Stack Overflow is a community of 4.7 million programmers, just like you, helping each other.

Join them; it only takes a minute:

Sign up
Join the Stack Overflow community to:
  1. Ask programming questions
  2. Answer and help your peers
  3. Get recognized for your expertise

I am trying to insert a comma after the values on line 1, 4, 8, etc using sed,

sed '0-4 s/$/,/' in.txt > in2.txt

For some reason this isn't working so I was wondering if anyone has any solutions doing this using awk, sed, or any other methods.

The error I am getting is

sed: 1: "0-4 s/$/,/": invalid command code -

Currently my data looks like this:

        City
        Address
        Zip Code
        County

and I was trying to format it like this

        City,
        Address
        Zip Code
        County

Much Appreciated.

share|improve this question
up vote 3 down vote accepted

0-4 indeed is not well-formed sed syntax. I would use awk for this, but it is easy to do it with either.

sed 's/$/,/;n;n;n' file

which substitutes one line and prints it, then prints the next three lines without substitution, then starts over from the beginning of the script; or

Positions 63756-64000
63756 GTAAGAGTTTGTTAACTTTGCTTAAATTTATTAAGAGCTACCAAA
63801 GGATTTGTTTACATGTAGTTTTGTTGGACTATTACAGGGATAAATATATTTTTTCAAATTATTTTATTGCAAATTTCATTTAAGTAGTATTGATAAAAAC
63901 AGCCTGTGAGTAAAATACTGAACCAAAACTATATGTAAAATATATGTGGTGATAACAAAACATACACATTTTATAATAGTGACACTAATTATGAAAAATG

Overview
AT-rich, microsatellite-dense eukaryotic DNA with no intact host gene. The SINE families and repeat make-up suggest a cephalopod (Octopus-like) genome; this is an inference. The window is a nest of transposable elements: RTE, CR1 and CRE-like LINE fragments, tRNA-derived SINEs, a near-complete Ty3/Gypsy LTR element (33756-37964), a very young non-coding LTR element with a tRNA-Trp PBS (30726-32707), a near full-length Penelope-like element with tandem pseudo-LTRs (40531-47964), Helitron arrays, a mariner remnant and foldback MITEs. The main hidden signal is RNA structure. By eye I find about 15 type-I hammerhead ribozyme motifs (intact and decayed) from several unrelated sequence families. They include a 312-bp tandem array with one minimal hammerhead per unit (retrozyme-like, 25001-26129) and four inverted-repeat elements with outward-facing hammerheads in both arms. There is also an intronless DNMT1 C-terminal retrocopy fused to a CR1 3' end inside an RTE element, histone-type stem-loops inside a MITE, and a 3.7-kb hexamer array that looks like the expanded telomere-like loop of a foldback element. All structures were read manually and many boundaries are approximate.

awk 'NR % 4 == 1 {sub(/$/,",")} {print}'

which does the substitution if the line number modulo 4 is 1, then prints unconditionally.

Sed's addressing modes are sometimes a tad disappointing; there is no standard way to calculate line offsets, relative or in reference to e.g. the end of the file. Of course, awk is more complex, but if you can only learn one or the other, definitely go for awk. (Or in this day and age, Python or Perl -- a much better investment.)

share|improve this answer
1  
thank you very much, that worked! will definitely give awk some more attention. – pbojinov Aug 23 '11 at 10:05

This might work for you (GNU sed):

sed '1~4s/$/,/' file
share|improve this answer

Your Answer

 
discard

By posting your answer, you agree to the privacy policy and terms of service.

Not the answer you're looking for? Browse other questions tagged or ask your own question.